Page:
Clem's Baseball home

Baker Bowl *
former home of the
Philadelphia Phillies

Baker Bowl

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1900 1910 1922 upper deck lower deck football 1940s (car racing) the site today
Shibe Park
Key to diagrams

* a.k.a. "Hungtingdon Grounds" (1895-1913) and "National League Park" (1895-1938)

Vital statistics and ratings:
Lifetime Seating
Seating rows
Overhang /
shade %
Est. territory
(1,000 sq. ft.)
Fence height  CF
orien- tation
Back-stop Outfield dimensions
Built Demo- lished Lower deck Middle deck Upper deck Lower deck Upper deck Fair Foul LF CF RF Left
Left-center Center field Right-center Right field
1895 1950* 18,800 22 - 10 60% 100% 96.7 28.6 12 35 60 ENE * 60 342 (380) (398) (305) 281

* The Phillies left twelve years before it was torn down. (Parentheses: Estimated distances to the power alleys, not marked).

BEEN THERE (too late): I visited the site of Baker Bowl on Sept. 4, 2016, four days after seeing a Nationals - Phillies game.

ALL-STAR GAMES: none WORLD SERIES: 1915 (loss) LIGHTS: never

The Baker Bowl (named for William Baker, who owned the Phillies from 1913 to 1930) was one of the major league ballparks whose existence I was unaware of until I read Phil Lowry's book Green Cathedrals. When it was built in 1895, it was a state-of-the-art facility, the first baseball stadium whose grandstand was built of concrete and steel. (The bleachers were always wooden.) It became totally outclassed during the stadium construction boom of the 1910s, however, and for the next twenty years the Phillies played in the tiny ballpark that gradually decayed and became a dilapidated joke, often derided as the "cigar box" or "band box." Sections of the upper deck collapsed on two occasions. In August 1903, eleven fans were killed, and the Phillies played for the rest of the season in the Athletics' home field, Columbia Park. When a portion of the upper deck collapsed in May 1927, many fans were injured but no one died. For two weeks while repairs were made, the Phillies played their home games in Shibe Park, which would eventually become their permanent home.

thumbnail A railroad switching yard was located across the street from right field, which had absurdly short dimensions that were partly offset by a 40-foot high wall and (after 1915) a 20-foot in-play fence on top of that. It was much like Cleveland's League Park. A railroad tunnel under deep center field created a slight bulge in the surface out there. The franchise clubhouse in center field sometimes had seating on the top, and there were also bleachers in front of it in some years. Although extremely asymmetrical in one sense, nearly all the fences and stadium structures were at perpendicular angles to each other, a very uninteresting design. The octagonal "turret" where patrons paid and entered was an intriguing oddity, as were the castle ramparts that were originally located on top of both ends of the second deck. Only one World Series was played there, in 1915, and the Phillies lost to the Red Sox. During the Depression it was just too costly to make continual repairs, so in 1938 the Phillies moved into Shibe Park across town and became tenants of the Philadelphia Athletics. The Baker Bowl was demolished in 1950, and no one seemed to miss it.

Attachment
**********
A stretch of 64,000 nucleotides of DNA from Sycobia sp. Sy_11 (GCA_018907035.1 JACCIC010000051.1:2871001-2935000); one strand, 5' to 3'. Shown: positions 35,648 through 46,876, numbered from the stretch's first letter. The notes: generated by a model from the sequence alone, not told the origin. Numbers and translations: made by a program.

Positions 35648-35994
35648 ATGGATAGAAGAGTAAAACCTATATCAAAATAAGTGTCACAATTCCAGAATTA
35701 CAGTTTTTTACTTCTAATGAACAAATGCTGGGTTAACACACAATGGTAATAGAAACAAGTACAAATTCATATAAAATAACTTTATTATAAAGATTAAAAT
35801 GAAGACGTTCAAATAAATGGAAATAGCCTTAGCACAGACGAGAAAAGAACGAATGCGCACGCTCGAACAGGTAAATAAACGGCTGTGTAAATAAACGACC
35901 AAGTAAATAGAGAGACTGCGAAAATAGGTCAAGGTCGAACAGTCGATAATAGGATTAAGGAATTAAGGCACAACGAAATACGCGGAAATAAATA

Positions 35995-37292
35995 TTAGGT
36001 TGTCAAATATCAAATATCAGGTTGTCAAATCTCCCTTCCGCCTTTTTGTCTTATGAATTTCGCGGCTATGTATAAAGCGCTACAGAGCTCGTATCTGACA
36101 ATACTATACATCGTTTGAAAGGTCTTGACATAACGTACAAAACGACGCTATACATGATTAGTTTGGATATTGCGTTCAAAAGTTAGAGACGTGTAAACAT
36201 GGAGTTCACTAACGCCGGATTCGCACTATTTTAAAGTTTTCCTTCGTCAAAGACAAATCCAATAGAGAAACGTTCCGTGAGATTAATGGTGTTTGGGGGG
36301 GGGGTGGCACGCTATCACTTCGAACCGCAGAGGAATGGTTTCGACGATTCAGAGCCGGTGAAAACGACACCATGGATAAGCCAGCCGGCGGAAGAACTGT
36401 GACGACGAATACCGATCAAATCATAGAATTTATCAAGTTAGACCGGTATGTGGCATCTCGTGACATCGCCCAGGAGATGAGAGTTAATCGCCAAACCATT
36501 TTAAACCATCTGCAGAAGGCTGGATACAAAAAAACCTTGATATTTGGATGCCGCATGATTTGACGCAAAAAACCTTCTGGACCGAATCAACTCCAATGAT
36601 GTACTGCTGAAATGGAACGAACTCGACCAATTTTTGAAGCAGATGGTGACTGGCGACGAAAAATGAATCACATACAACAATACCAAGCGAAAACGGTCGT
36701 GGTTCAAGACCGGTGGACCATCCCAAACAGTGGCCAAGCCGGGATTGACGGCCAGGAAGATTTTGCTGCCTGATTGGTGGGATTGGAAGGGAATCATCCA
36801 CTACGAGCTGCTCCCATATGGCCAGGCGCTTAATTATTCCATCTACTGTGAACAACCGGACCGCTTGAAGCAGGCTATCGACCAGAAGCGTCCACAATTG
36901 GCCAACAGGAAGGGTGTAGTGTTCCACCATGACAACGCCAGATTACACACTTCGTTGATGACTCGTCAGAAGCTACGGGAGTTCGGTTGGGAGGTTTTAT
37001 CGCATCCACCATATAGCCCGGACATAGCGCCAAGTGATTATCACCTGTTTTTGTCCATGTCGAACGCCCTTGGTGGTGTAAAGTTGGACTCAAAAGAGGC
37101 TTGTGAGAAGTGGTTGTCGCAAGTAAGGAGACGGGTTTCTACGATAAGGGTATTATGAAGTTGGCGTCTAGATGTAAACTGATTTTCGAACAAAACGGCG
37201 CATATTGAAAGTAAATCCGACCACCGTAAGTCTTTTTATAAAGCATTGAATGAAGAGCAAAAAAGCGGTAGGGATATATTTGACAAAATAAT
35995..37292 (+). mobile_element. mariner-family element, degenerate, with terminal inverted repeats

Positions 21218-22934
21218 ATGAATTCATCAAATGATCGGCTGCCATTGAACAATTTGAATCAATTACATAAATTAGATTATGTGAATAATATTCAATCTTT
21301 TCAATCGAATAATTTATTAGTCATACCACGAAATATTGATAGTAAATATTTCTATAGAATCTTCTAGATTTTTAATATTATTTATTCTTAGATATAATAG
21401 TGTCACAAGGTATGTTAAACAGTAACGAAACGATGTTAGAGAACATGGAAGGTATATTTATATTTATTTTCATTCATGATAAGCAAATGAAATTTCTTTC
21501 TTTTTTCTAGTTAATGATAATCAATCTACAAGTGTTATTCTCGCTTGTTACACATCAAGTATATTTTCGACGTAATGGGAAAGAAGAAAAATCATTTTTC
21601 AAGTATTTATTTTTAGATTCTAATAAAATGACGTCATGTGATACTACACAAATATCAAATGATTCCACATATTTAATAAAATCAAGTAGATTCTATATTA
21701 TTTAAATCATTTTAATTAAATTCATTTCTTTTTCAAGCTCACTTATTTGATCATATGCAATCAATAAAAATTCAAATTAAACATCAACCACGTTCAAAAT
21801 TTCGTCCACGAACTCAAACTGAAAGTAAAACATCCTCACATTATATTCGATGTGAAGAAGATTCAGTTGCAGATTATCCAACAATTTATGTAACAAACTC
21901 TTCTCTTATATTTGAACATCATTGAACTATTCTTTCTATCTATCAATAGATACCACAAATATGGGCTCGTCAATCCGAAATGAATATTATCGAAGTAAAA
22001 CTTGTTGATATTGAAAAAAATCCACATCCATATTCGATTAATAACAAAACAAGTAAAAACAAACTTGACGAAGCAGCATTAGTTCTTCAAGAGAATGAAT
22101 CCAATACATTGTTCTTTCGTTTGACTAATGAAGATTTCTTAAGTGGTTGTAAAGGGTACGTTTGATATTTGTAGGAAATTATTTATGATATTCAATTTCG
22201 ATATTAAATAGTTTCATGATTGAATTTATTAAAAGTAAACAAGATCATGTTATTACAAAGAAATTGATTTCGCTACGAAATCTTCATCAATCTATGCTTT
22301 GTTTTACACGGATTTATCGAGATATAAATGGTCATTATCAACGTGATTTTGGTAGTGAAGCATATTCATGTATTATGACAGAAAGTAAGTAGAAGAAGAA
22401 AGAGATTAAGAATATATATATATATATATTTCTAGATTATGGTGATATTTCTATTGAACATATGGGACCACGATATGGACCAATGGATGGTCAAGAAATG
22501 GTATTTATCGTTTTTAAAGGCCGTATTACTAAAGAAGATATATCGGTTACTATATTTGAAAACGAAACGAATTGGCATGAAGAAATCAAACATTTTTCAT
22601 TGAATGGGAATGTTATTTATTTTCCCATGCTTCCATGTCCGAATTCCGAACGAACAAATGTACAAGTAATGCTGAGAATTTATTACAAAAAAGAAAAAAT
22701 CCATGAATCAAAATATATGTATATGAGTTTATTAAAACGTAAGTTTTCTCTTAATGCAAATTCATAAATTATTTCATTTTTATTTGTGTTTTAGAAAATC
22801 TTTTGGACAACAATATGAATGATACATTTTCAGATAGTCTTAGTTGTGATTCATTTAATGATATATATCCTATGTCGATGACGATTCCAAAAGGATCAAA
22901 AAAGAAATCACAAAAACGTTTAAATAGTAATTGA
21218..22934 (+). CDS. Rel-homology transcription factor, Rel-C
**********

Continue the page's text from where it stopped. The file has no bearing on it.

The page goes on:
Baker Bowl was the first stadium to have a cantilevered upper deck, with virtually all of the seats located in front of the support columns. The entry portals were in back of those columns. Many details about the early years remain unclear, but it is known that the diamond was rotated about three degrees counter-clockwise in the early teens, and was then restored to a straight-forward orientation in 1922. Afte that, there were relatively few changes.

In 1924, the Philadelphia Hilldales hosted the Kansas City Monarchs in the first-ever Negro World Series, using the Baker Bowl for the special occasion. (The usual home ballpark was .)

In 1933, the Philadelphia Eagles were created as a new franchise in the National Football League, making their home at Baker Bowl. They only won three of fifteen games they played there, however, and after the 1935 season was over they decided to move to Municipal Stadium, on the south side of the city. (The Eagles only stayed there for a few years, however. Later on, in 1964, Municipal Stadium was renamed John F. Kennedy Stadium.) The temporary bleachers shown in the football diagram above are merely conjectural.

Philadelphia stadiums north
The Clem Criteria:
Location * Aesthetics Overall
7 4 5 4 4 4.8

* See the Stadium locations page.

SOURCES: Lowry (2006), Ray Didinger & Robert S. Lyons, The Eagles Encyclopedia

FAN TIP: Terry Wallace, Mark Komp

Baker Bowl site

The site of Baker Bowl, from what used to be the right field corner, at the intersection of Broad Street and Huntington Street. The historical sign has been enlarged, in the top left corner. That big brick warehouse is prominent in many old photos of Baker Bowl. (September 4, 2016)

Baker Bowl:
Chronology of diagram updates


NOTE: The diagram thumbnails have been continually replaced since 2008, so the images seen in the older blog posts do not reflect how the full-size diagrams looked at that time. Roll your mouse over the adjacent thumbnail to see a pre-2008 version.

Baker Bowl
2002 27 Apr 2006 20 Feb 2016

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